On a PC with large enough memory, a version of GNU emacs, that will run under Windows, is available; thus you can also use AUCTeX under Windows.

Y&Y's commercial (and high-quality) Windows previewer, dviwindo, can be used as a good TeX shell, calling programs such as TeX, drivers, and editors (Y&Y supply the public domain PE, and recommend the commercial Epsilon) from customisable menus (see commercial vendors for details of Y&Y).

Scientific Word is a WYSIWYG editing program, strong on maths, which uses LaTeX for output (see vendors for contact address).

Windows '9x, NT
Winedt, a shareware package (systems/win32/winedt/winedt32.exe), is highly spoken of. It provides a shell for the use of tex and related programs, as well as a powerful and well-configured editor.
Eddi4TeX works under OS/2; look also at systems/os2/epmtex for a specific OS/2 shell.
The commercial Textures provides an excellent integrated Macintosh environment with its own editor. More powerful still (as an editor) is the shareware Alpha (systems/mac/support/alpha) which is extensible enough to let you perform almost any TeX-related job. It works well with OzTeX.
Atari, Amiga and NeXT users also have nice environments. LaTeX users who like make should try support/latexmk

There is another set of shell programs to help you manipulate BibTeX databases.

Commercial TeX implementations

There are many commercial implementations of TeX. The first appeared not long after TeX itself appeared. Of the vendors, ArborText (formerly Textset) and Personal TeX are those who have survived longest (since the mid or early 80s).

What follows is probably an incomplete list. Naturally, no warranty or fitness for purpose is implied by the inclusion of any vendor in this list. The source of the information is given to provide some clues to its currency.

In general, a commercial implementation will come `complete', that is, with suitable previewers and printer drivers. They normally also have extensive documentation (i.e., not just the TeXbook!) and some sort of support service. In some cases this is a toll free number (probably applicable only within the USA and or Canada), but others also have email, and normal telephone and fax support.

Unix; TeX
Silicon Graphics Iris/Indigo, Solaris 2.1, IBM RS/6000, DEC/RISC-Ultrix, HP 9000. ``Complete TeX packages. Ready to use, fully documented and supported.''
ArborText Inc
1000 Victors Way
Suite 400
Ann Arbor MI 48108
Tel: (+1) 313-996-3566
Fax: (+1) 313-996-3573
Source: TUGboat 15(1) (1994)
VAX/VMS; Convergent TeX
Complete system for VAX/VMS machines (a version for Alphas is in preparation); includes LaTeX, multinational typesetting support, METAFONT and Web.
Northlake Software, Inc.
812 SW Washington, Ste 1100
Portland, OR 97201
Tel: (+1) 503-228-3383
Fax: (+1) 503-228-5662
Email: rau@nls.com
Source: Email from Pat Rau, November 1994
PC; TrueTeX
Runs on Windows 3.1, Window NT and Windows 95.
Richard J. Kinch
6994 Pebble Beach Court
Lake Worth FL 33467
Tel: (+1) 561-966-8400 Fax: (+1) 561-966-0962 Email: kinch@holonet.net
Web: http://idt.net/~truetex
Source: News posting from Richard Kinch, October 1997
``Bitmap free TeX for Windows.''
Y&Y, Inc.
45 Walden Street
Concord MA 01742
Tel: 800-742-4059 (within the USA)
Tel: (+1) 508-371-3286
Fax: (+1) 508-371-2004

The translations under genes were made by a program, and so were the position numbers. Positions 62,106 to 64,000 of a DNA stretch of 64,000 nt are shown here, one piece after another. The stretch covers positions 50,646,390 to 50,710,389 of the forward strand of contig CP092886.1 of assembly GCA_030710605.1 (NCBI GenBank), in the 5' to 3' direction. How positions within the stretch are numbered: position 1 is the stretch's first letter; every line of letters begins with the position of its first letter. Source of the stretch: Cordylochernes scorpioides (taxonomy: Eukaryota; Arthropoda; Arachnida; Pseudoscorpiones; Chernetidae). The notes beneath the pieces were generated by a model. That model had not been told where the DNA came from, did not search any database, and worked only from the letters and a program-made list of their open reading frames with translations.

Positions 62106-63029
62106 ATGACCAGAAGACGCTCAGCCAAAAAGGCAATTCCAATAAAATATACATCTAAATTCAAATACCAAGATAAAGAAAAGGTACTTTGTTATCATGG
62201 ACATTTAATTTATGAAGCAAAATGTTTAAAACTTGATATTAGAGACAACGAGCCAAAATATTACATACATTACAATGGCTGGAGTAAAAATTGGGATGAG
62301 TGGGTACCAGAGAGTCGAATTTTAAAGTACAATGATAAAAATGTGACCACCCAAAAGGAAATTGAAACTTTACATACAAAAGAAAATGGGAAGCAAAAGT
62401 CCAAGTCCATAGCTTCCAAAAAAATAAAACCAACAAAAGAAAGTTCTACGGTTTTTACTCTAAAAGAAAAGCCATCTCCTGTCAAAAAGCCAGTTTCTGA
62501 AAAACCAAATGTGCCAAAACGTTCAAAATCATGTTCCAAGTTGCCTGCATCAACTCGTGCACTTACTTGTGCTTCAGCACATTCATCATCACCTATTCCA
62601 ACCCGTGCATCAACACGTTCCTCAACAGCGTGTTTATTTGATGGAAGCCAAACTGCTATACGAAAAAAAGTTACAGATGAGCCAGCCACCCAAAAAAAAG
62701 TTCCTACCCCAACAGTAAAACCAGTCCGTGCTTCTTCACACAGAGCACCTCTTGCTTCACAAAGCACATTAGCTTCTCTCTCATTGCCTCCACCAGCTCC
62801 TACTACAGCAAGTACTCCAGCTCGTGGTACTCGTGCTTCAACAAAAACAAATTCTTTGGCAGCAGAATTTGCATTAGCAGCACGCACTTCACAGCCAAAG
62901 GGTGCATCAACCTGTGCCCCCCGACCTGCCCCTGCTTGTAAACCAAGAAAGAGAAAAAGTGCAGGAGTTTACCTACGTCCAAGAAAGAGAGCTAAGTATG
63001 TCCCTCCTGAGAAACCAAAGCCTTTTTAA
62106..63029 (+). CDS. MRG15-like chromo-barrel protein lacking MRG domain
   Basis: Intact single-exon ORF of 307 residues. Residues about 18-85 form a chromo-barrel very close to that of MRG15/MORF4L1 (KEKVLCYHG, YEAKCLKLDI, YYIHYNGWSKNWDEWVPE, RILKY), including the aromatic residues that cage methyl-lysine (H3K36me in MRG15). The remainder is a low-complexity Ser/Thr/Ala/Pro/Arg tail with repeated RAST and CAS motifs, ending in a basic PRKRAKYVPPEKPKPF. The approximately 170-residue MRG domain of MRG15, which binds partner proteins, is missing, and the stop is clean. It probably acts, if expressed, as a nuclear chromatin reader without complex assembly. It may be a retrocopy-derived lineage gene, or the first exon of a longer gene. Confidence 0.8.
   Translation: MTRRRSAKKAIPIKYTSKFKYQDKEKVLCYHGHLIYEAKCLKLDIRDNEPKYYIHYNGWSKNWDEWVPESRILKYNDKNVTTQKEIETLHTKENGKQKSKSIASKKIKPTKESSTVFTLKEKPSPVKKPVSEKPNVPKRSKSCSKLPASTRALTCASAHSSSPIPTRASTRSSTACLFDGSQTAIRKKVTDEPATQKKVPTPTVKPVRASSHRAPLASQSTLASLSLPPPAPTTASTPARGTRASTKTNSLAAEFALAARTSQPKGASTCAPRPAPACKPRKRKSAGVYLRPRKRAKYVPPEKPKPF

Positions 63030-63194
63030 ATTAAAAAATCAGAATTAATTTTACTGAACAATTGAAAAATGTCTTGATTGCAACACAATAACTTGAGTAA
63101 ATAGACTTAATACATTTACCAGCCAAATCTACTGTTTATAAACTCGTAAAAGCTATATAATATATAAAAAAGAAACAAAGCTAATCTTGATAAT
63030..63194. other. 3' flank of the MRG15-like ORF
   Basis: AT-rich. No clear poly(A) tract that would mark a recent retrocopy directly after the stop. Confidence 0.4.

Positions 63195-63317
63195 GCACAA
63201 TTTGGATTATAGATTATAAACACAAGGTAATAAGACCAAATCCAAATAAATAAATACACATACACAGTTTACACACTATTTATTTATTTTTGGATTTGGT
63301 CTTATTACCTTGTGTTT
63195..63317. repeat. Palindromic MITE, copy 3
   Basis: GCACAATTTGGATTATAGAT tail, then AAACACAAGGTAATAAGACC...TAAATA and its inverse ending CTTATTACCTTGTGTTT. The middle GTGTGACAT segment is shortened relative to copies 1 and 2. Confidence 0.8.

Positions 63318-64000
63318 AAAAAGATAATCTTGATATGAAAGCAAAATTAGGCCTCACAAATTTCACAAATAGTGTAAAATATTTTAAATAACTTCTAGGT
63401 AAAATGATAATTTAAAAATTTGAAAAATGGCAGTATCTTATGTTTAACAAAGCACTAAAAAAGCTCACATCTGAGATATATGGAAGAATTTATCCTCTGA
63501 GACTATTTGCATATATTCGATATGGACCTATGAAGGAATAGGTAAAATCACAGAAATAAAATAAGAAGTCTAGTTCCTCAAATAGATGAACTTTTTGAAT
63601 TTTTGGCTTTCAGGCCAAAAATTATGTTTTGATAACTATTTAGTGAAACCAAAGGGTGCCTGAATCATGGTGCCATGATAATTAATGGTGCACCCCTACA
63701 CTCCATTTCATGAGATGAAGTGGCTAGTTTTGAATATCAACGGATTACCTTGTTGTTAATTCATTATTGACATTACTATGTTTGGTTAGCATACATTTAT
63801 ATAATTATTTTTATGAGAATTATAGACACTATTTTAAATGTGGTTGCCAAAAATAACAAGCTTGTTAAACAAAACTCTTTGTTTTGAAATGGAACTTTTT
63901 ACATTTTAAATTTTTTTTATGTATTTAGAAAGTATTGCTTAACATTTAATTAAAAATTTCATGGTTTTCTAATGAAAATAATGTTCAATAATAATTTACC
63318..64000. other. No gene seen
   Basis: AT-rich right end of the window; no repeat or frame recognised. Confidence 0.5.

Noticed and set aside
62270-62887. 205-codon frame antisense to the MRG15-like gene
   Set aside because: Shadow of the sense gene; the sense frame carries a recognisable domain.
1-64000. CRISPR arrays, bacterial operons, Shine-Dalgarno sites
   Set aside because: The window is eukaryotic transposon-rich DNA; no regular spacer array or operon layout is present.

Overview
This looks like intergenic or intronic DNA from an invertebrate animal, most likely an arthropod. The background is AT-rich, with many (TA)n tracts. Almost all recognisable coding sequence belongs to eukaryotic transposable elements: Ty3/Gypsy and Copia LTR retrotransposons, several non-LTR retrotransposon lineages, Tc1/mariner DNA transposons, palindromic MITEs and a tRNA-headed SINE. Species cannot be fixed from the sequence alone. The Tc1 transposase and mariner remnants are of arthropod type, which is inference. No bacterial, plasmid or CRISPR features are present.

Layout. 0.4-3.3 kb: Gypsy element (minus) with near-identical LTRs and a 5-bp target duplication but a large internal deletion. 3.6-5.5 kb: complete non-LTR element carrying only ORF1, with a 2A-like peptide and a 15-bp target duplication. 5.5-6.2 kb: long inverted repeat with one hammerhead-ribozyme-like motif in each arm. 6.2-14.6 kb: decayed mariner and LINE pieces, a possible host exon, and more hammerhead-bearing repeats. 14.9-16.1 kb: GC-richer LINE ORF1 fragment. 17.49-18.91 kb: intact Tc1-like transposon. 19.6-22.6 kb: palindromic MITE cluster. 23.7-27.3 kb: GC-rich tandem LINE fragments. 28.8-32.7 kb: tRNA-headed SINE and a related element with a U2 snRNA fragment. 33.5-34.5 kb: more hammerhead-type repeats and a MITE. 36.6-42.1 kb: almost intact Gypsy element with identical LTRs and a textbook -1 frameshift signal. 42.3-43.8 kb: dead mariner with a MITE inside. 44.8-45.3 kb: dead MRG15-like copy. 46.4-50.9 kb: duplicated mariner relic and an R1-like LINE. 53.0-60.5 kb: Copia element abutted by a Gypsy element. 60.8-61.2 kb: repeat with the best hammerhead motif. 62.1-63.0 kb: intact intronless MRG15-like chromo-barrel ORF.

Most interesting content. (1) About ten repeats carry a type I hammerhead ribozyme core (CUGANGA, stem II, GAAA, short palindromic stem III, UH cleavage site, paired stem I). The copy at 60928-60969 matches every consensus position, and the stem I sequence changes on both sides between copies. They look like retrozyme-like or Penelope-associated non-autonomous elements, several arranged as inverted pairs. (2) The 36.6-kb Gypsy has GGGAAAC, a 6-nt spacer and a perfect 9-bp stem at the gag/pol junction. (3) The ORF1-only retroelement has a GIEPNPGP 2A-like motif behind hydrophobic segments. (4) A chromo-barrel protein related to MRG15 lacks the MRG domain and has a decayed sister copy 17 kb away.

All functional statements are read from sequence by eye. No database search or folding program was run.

Email: sales-help@YandY.com and tech-help@YandY.com
Web: http://www.YandY.com/
Source: Y&Y announcement, February 1995
Long-established: pcTeX32 is a Windows implementation.
Personal TeX Inc
12 Madrona Street
Mill Valley, CA 94941
Tel: 800-808-7906 (within the USA)
Fax: (+1) 415-388-8865
Email: texsales@pctex.com and texsupp@pctex.com
Web: http://www.pctex.com/
Source: Mail from Personal TeX Inc, September 1997
DVI, PDF and HTML backends, Visual Tools and Type 1 fonts
MicroPress Inc
68-30 Harrow Street
Forest Hills, NY 11375
Tel: (+1) 718-575-1816
Fax: (+1) 718-575-8038
Email: support@micropress-inc.com
Web: http://www.micropress-inc.com/
Source: Mail from MicroPress, Inc., July 1999
PC; microTeX
MicroTeX and TeX tools.
Micro Programs, Inc.
251 Jackson Ave.
Syosset, NY 11791
Tel: (+1) 516-921-1351
Email: sales@microprograms.com
Source: AMS listing, November 1994
PC; Scientific Word
Scientific Word and Scientific Workplace offer a mechanism for near-WYSIWYG input of LaTeX documents; they ship with TrueTeX from Kinch (see above). Queries within the UK and Ireland should be addressed to Scientific Word Ltd., others should be addressed directly to the publisher, MacKichan Software Inc.
Dr Christopher Mabb
Scientific Word Ltd.
49 Queen Street
Aberdeenshire, AB42 1TU
Tel: 0845 7660340 (within the UK)
Tel: +44 1779 490500
Fax: 01779 490600 (within the UK)
Email: christopher@sciword.demon.co.uk
Web: http://www.sciword.demon.co.uk
MacKichan Software Inc.
600 Ericksen Ave. NE, Suite 300
Bainbridge Island WA 98110
Tel: (+1) 206 7802799
Fax: (+1) 206 7802857
Email: info@mackichan.com
Web: http://www.mackichan.com
Source: Mail from Christopher Mabb, May 1999
Macintosh; Textures
``A TeX system `for the rest of us'''; also gives away a METAFONT implementation and some font manipulation tools.
Blue Sky Research
534 SW Third Avenue
Portland, OR 97204
Tel: 800-622-8398 (within the USA)
Tel: (+1) 503-222-9571
Fax: (+1) 503-222-1643
Email: sales@bluesky.com
Web: http://www.bluesky.com/
Source: TUGboat 15(1) (1994)
A full implementation for the Commodore Amiga, including full, on-screen and printing support for all PostScript graphics and fonts, IFF raster graphics, automatic font generation, and all of the standard macros and utilities.
Radical Eye Software
PO Box 2081
Stanford, CA 94309
Source: Mail from Tom Rokicki, November 1994